So it appears that Jesus is referring to a local body of believers. Since Jesus had not died and risen yet and there was not yet any Christian church, I would think this could have two meanings. First, Jesus was likely referring to how it should be handled even then amongst the Jews that go to synagogue. Remember too that Matthew was written after Jesus was raised, so it would not be out of the question that Matthew understood Jesus to be speaking also of his church (Christians) in the future.

    Thanks JoeJoe. I asked the question because in the context of Matt 18 it can be confusing as Pentecost had not happened. The teaching really begins in verse 1 of that chapter which has a larger theme. Where was Jesus? Who was He talking to? I really think Matt 18 is totally abused and misused and not the cure all process everyone thinks it is. In fact, our Christian caste system in most churches make it impossible to confront a brother one on one when the “brother” is a pastor or leader in the institution.

  55. Anon 1 wrote:

    In fact, our Christian caste system in most churches make it impossible to confront a brother one on one when the “brother” is a pastor or leader in the institution.

    You are so right on this one!

  56. JoeJoe wrote:

    So it appears that Jesus is referring to a local body of believers.

    Let me ask you a question. Do you really think that a church with 5 satellites is a local church? In the days of Jesus, the local body was small. They lived together in small towns and saw each other on a regular basis. They knew the families and had relationships with them.

    When someone was involved in an over the top sin, everybody in town knew about it. The members of the small local body would be encouraged to reach out to the individual. It was kept within a closed system.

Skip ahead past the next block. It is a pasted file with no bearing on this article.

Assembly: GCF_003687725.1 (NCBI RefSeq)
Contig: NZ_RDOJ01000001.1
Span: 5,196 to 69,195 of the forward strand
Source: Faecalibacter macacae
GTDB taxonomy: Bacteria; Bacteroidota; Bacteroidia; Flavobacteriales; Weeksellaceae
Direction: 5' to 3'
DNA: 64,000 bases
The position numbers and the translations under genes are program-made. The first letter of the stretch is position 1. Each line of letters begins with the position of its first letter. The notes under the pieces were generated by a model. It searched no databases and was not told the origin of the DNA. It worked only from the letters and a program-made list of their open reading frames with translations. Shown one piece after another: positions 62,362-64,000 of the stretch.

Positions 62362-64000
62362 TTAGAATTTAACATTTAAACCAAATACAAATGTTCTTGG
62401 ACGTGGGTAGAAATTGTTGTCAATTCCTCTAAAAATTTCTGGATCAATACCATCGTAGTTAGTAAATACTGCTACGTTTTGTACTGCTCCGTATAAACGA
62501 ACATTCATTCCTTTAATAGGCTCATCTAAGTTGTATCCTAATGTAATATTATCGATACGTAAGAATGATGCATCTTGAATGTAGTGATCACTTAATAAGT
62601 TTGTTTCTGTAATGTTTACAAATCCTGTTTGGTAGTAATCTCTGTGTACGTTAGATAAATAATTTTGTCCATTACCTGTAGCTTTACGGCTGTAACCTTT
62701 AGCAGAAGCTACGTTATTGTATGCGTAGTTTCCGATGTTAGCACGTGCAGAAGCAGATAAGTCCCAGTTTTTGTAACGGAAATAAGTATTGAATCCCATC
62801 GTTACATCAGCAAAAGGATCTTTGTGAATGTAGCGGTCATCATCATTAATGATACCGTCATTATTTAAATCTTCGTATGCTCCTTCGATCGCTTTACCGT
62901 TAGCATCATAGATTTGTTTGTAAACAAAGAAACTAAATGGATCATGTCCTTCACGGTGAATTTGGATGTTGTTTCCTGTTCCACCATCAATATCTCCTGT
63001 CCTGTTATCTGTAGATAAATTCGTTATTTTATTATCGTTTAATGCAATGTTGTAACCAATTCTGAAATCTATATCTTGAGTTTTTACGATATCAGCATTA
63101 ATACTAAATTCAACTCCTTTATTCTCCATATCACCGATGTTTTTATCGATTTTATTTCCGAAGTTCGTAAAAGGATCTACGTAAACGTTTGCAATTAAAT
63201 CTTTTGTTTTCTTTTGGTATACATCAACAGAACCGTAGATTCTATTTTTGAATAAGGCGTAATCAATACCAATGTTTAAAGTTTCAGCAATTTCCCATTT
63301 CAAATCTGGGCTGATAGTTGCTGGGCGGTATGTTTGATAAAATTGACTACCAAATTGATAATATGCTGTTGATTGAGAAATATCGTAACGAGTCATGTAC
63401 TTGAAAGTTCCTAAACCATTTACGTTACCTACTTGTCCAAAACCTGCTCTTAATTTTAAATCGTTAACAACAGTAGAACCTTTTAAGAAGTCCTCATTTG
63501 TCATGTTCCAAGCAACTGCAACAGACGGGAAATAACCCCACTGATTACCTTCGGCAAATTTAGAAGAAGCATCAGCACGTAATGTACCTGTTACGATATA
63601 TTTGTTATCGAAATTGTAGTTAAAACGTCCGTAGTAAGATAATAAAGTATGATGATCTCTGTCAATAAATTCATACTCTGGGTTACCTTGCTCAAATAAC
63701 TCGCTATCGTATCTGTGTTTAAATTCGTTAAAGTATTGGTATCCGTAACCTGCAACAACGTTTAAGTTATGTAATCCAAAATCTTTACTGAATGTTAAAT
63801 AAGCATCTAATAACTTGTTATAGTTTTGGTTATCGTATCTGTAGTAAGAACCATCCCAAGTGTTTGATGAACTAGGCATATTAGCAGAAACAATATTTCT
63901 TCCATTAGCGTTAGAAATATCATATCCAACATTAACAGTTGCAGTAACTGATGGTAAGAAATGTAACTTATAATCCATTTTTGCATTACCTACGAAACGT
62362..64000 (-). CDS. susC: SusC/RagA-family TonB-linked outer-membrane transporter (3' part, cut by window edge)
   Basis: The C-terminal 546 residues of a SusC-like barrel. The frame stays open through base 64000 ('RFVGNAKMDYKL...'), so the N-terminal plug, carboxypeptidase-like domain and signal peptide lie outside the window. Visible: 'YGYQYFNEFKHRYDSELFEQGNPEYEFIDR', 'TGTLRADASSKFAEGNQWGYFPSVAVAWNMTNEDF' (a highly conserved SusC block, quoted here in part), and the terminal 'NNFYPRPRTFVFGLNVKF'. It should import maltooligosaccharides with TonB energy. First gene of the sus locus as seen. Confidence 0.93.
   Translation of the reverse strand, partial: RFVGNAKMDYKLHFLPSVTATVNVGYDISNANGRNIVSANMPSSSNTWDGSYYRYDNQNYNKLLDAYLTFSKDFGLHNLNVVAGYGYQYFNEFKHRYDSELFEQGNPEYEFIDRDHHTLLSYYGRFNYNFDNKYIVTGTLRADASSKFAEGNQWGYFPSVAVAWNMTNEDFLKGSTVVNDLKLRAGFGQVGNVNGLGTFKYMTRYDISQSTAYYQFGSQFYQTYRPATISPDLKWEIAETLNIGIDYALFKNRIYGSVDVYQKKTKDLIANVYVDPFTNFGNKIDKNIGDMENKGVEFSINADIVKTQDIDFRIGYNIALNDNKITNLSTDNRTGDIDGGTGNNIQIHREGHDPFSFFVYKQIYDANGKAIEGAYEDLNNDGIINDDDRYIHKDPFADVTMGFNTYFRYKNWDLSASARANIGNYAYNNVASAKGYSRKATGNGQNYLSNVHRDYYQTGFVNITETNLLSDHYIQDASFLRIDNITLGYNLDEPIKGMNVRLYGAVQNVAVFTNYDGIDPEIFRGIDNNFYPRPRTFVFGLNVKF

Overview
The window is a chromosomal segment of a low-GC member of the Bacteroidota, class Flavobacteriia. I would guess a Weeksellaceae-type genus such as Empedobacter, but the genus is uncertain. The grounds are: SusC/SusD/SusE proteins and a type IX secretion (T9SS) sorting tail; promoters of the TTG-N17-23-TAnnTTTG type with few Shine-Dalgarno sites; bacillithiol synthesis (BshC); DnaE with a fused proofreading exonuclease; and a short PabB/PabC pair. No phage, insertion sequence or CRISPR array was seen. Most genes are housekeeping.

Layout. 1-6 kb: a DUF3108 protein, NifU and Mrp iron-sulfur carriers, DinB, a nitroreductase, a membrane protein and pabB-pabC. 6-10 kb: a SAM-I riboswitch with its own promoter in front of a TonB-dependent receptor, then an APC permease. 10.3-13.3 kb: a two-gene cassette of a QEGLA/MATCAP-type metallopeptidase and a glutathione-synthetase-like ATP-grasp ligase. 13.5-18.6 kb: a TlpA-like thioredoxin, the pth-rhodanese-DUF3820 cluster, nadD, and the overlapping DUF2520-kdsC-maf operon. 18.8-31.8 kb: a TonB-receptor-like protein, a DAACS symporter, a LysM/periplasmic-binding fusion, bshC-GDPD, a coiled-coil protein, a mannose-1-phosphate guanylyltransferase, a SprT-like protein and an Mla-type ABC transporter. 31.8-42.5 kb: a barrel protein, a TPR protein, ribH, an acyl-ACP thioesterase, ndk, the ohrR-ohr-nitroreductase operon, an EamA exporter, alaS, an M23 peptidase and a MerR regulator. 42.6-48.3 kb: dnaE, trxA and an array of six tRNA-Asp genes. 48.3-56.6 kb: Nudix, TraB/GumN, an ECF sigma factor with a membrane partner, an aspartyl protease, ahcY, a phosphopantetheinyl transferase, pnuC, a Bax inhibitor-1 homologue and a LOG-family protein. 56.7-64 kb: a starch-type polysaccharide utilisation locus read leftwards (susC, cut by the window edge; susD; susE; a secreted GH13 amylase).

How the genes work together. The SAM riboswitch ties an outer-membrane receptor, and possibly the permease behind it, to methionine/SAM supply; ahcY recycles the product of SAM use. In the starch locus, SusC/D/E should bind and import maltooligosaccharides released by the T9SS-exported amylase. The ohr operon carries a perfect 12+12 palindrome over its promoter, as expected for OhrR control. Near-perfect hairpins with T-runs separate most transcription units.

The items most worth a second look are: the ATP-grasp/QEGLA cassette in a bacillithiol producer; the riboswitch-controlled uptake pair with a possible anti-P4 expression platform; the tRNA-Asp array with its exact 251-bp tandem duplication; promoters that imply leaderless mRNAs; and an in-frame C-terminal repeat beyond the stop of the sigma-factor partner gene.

Today, if one announced a sin to the whole body, one would be talking about thousands of people, most of whom do not know the offender from Adam. There is NO relationship. Heck, most people have no idea who is and isn’t a member of the church.

    Frankly, I think it is wrong to announce a person’s sin and their punishment to a group of thousands, none of whom know the offender. Such an announcement is tantamount to publishing it in People Magazine.

    The idea behind the shunning and kicking them out of the church was to cause those who knew and loved the person to apply some pressure. Today’s megachurches neither know or care for the individual beyond a small group of people. The problems and solutions should be relegated to that small group of caring, loving individuals.

  57. Jeff S wrote:

    I agree, but it still hurts my heart when he asks for his mommy and she isn’t there.

    Yes, that’s heartbreaking. It’s hard for us to watch them in such pain. Mine are older now and understand, but those early years were tough.

  58. Patrice wrote:

    “Children are God’s merciful means of growing his redeemed people, generation after generation, in all the nations of the world.”

    This is sort of a common belief in churches, or denominations, aberrant groups, or among some individual Christians, who have made marriage and nuclear family into an idol.